HOLIDAYS IN THE SUN!!!




Hello Folks, just for your information i will go to the sun this year from the 23rd of this month until around the 15th of october. I got the confirmation today. Hurray :-). hope we will meet here again after my holidays.

Frank

Wednesday, 15 March 2017

Graham Gouldman - And Another Thing (2000) Flac

Despite having maintained his position among Britain's finest ever songwriters since his emergence in 1964, Graham Gouldman has remained surprisingly silent on the solo front, with only one full album to his credit (the early-'80s Animalympics soundtrack) since 1968 brought his debut, The Graham Gouldman Thing. Of course, he's never had any shortage of outlets for his work, whether it's the string of hits he composed during the 1960s, the effortless brilliance of his 10cc years, or latter-day collaborations with the likes of Andrew Gold and the late Kirsty MacColl. But still, And Another Thing was long overdue, all the more so since its casual blend of warmth, sincerity, and deathless melodicism remains as captivating as he ever has. The bulk of the album is comprised of newly composed material, penned with partners as varied as Claudio Guidetti, Gary Barlow (ex-British boy band Take That), Chris Difford (Squeeze), and Suggs (Madness), and highlighted by two bona fide classics, the delightful "Can Anybody See You?" and the self-confessedly Beatles-influenced "Walking With Angels."
The most immediate point of entry for older fans, however, surely lies in the three reprises that also punctuate the set: "Heartful of Soul" revisits a song he penned for the Yardbirds back in the mid-'60s; "You Stole My Love," first cut by his own band, the Mockingbirds, is revised to include the chorus from another oldie, the Mindbenders' once controversial "Schoolgirl"; and "Ready to Go Home" is plucked from the comparative obscurity of the last 10cc reunion. And Another Thing cannot, of course, begin to be compared with The Graham Gouldman Thing -- that album's contents, after all, stand as a virtual "best-of" for the entire 1960s. As a bookend to the three decades between the two albums, however, And Another Thing presents the portrait of a songwriter whom time has only tightened.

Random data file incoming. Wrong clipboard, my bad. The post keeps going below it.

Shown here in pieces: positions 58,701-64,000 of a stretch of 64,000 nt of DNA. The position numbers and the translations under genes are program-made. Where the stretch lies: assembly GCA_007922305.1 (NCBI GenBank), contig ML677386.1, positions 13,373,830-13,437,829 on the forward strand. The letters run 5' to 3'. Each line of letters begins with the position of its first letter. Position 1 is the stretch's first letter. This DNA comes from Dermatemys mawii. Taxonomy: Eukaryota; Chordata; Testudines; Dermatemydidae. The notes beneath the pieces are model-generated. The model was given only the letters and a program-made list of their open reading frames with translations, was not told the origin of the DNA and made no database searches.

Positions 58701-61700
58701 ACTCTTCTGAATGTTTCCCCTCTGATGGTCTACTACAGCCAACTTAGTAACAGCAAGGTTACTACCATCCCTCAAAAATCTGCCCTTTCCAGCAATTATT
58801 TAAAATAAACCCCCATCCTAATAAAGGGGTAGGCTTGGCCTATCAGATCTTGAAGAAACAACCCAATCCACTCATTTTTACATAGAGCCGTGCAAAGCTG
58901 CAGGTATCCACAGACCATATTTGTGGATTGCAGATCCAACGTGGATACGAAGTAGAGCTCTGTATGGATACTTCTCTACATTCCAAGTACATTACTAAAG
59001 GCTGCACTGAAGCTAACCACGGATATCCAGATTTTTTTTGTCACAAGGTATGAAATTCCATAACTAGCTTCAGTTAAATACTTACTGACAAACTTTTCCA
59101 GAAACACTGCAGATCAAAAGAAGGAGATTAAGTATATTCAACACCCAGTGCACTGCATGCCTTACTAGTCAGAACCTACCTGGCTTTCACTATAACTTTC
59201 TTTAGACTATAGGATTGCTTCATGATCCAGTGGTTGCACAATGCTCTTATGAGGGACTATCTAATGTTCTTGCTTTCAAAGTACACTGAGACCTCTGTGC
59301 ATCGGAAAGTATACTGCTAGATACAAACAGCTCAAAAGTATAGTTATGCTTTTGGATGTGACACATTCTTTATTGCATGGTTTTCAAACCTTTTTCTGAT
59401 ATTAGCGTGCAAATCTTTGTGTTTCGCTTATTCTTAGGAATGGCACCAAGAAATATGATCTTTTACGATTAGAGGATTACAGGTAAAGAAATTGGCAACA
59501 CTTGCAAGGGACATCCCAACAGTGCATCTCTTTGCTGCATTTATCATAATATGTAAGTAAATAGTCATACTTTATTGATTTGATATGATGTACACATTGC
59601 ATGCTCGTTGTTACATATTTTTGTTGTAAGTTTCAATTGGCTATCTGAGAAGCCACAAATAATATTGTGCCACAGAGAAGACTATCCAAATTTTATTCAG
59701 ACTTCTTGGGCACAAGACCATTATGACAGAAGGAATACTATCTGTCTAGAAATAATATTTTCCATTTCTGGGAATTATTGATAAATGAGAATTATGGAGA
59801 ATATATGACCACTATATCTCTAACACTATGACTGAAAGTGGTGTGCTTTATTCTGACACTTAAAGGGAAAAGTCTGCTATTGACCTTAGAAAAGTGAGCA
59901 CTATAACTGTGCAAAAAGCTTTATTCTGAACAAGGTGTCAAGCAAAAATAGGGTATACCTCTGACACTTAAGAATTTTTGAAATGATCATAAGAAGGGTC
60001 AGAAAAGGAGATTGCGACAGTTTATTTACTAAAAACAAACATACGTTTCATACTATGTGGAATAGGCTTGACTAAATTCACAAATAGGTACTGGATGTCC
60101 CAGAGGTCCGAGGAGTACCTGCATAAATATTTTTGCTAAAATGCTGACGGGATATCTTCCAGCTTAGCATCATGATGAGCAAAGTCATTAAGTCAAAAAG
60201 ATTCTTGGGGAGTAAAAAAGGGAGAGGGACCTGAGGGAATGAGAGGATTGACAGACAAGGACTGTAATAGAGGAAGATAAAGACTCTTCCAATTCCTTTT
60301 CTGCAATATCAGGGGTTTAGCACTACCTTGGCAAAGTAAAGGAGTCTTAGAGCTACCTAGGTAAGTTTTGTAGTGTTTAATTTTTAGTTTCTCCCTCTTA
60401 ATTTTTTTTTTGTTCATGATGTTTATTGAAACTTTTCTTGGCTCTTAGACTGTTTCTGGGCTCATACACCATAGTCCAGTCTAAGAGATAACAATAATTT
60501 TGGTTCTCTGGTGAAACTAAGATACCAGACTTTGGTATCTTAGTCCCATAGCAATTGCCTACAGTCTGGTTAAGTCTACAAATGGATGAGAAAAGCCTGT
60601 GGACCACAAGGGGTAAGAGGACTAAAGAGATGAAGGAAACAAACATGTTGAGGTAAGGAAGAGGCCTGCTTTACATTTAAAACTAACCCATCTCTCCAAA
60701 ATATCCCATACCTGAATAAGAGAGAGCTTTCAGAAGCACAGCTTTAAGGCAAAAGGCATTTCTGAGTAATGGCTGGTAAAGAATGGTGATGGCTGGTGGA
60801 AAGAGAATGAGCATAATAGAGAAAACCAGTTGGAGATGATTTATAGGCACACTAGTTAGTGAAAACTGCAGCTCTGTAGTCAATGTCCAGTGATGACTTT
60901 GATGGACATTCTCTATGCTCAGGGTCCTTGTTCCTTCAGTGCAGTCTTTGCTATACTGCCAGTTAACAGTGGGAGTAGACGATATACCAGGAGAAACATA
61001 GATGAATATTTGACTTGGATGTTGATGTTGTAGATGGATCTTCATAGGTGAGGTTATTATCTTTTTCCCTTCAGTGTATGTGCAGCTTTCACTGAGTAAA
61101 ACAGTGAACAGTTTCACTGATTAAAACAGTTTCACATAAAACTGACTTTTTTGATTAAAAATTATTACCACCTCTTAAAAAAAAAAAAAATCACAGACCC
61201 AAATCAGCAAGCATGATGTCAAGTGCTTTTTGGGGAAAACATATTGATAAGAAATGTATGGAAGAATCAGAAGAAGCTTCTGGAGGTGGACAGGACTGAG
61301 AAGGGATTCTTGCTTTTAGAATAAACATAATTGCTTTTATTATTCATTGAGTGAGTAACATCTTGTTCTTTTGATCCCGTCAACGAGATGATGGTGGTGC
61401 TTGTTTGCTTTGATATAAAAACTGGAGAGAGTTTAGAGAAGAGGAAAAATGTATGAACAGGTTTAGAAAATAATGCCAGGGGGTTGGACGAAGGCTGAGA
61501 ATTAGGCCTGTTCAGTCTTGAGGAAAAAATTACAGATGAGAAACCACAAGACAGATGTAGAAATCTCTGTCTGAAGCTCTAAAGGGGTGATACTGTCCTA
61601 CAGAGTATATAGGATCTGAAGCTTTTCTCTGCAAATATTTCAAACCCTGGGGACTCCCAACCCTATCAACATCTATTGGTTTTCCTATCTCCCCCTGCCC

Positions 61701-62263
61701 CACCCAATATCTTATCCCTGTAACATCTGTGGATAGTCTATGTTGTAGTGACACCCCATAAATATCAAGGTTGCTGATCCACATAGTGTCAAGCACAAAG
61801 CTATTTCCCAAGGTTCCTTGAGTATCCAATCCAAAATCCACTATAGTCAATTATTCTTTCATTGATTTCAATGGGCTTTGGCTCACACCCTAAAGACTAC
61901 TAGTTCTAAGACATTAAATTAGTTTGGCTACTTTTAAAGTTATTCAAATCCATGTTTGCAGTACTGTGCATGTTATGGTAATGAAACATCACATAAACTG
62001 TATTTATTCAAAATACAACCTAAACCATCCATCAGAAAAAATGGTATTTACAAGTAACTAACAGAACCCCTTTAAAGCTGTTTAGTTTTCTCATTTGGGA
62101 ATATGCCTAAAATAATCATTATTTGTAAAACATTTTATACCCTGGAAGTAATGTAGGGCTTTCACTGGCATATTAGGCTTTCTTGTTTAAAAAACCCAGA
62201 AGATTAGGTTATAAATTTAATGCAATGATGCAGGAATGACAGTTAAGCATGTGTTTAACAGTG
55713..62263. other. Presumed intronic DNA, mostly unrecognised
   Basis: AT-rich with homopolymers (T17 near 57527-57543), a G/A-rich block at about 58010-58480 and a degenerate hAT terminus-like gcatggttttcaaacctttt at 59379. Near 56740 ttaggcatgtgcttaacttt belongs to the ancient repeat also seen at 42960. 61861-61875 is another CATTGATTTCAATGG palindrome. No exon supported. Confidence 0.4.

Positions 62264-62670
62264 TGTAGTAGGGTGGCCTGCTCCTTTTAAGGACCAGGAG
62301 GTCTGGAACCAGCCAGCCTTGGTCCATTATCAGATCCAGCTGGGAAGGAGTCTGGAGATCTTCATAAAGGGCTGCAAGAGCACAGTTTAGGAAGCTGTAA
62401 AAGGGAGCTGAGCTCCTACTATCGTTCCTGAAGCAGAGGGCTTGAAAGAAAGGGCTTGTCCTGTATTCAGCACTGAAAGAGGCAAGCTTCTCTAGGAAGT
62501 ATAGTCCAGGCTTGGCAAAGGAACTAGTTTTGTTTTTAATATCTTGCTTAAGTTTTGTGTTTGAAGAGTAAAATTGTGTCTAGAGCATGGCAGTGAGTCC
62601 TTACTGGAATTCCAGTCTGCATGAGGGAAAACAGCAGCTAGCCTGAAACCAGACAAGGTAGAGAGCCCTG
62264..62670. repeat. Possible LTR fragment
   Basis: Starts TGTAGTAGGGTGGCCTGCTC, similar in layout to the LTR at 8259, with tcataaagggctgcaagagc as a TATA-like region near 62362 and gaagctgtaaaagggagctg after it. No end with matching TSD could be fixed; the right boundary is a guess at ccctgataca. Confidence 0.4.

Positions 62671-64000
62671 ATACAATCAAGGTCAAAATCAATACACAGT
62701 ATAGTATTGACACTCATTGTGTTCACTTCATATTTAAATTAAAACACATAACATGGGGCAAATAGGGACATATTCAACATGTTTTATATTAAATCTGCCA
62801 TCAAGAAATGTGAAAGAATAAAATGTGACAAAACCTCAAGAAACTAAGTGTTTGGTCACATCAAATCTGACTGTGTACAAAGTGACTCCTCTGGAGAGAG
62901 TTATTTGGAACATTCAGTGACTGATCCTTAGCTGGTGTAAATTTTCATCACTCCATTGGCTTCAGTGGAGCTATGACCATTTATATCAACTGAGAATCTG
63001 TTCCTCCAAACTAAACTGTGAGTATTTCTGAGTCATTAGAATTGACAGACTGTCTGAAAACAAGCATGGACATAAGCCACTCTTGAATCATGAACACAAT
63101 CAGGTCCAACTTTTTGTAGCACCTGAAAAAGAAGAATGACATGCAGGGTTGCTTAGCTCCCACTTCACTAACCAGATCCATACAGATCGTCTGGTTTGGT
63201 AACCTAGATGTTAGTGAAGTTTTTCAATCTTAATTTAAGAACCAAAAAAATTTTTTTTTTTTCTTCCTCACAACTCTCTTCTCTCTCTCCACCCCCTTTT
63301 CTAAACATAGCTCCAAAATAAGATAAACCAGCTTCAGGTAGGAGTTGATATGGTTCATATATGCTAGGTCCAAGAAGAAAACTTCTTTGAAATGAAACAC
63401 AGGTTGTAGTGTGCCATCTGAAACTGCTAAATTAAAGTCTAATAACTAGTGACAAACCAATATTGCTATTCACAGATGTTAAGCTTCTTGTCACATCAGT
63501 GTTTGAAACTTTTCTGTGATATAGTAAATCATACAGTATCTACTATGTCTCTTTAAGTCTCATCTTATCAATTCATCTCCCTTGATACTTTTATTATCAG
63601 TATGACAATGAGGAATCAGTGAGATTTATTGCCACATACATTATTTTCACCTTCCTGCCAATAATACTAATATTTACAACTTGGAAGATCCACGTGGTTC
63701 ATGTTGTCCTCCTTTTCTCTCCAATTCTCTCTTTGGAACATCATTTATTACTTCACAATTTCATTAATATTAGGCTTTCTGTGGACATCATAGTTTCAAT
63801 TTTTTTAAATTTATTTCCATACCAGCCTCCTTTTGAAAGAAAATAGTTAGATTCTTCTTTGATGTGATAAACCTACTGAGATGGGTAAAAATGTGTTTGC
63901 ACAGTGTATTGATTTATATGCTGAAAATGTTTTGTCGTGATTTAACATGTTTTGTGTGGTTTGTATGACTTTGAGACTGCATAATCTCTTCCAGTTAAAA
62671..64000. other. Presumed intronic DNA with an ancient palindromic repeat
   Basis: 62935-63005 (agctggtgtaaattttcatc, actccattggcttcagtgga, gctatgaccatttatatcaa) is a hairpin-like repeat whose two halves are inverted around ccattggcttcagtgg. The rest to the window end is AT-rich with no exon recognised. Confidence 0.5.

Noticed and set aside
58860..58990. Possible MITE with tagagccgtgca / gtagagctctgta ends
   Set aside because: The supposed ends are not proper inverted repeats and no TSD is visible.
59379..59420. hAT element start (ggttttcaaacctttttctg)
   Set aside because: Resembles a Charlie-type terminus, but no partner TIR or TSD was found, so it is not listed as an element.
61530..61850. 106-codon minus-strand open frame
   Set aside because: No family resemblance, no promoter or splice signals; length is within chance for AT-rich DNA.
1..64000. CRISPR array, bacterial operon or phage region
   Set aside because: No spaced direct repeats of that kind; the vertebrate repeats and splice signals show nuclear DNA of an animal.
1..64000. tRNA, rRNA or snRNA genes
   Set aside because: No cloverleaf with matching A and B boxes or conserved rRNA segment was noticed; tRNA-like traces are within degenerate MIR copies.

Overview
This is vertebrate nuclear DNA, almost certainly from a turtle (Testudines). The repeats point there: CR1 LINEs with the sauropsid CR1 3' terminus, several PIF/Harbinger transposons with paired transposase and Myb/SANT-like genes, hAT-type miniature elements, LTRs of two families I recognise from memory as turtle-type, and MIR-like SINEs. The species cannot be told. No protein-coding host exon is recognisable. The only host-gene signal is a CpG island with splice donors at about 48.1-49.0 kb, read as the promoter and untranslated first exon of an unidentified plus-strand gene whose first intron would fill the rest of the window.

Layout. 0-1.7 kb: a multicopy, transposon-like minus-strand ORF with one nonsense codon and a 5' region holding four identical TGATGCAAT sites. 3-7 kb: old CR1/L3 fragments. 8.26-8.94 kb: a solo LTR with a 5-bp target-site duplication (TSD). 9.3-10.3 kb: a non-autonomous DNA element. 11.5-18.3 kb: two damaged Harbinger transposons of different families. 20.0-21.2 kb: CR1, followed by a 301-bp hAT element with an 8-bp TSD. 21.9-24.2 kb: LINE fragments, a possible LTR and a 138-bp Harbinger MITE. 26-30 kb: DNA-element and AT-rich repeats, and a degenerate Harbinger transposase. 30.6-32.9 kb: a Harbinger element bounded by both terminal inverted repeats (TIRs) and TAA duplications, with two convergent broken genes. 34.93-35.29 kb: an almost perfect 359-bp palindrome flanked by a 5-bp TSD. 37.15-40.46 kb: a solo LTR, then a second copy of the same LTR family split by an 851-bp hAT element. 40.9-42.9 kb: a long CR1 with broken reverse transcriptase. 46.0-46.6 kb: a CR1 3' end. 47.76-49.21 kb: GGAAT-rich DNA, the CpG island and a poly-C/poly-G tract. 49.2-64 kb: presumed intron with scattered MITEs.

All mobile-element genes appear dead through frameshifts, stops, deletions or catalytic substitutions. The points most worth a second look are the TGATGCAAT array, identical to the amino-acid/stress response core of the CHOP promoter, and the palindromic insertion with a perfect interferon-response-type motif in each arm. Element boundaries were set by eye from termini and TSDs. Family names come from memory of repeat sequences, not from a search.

I'm a huge, real huge Beatles fan and maybe this is lese-majesty but to me Graham Gouldman is at eye level with Macca as pop songwriter and musician. Everything where this guy was involved, he makes it to gold in my ears. Graham Gouldman is and was always on an above-average level with
his musical works.
Enjoy
         Frank  New Link

Graham Gouldman - Love And Work (2012) Flac

Biography of Graham Gouldman

Graham Gouldman's songs provide the soundtrack to so many teenage memories. From his first songwriting hit 'For Your Love' recorded by The Yardbirds in 1965, through memorable tunes and lyrics for The Hollies and Herman's Hermits in the '60s, a decade of hits with 10cc in the '70s and early '80s, songwriting partnerships with Kirsty MacColl, Suggs from Madness, Andrew Gold, Gary Burr, Tim Rice and – still contributing to those teenage soundtracks – co-writing with McFly on their Number One album Wonderland.
Graham released a solo album in August 2012, Love and Work; his first in 12 years. That's in addition to touring with the third incarnation of 10cc, with Rick Fenn and Paul Burgess from the mid-'70s line-up. Graham has taken the music of 10cc around the world. A UK tour in the early part of 2012 included a date at The Royal Albert Hall. There was a break for the launch of the solo album before a more extensive tour with 10cc in autumn 2012.
Graham's earliest ambition, aged 8, was to be a drummer. After a few tentative lessons he realized that wielding a pair of drumsticks was not quite what he had in mind. Then, when he was 11, a cousin returned from Spain with a cheap acoustic guitar. 'As soon as I held it,' he remembers, 'I was gone'.
Graham left school in his hometown of Manchester as soon as was legally possible, and before long was playing lead guitar with The Whirlwinds. This was the '60s, the most exciting time in the history of Western music when the Beatles were happening. Liverpool was the new capital of the world, Elvis was king, Motown was the coolest, and Britain was spawning bands by the ton: The Hollies, Herman's Hermits, Gerry and the Pacemakers, The Yardbirds, Georgie Fame, The Rolling Stones, Manfred Mann, The Springfields and the Mockingbirds.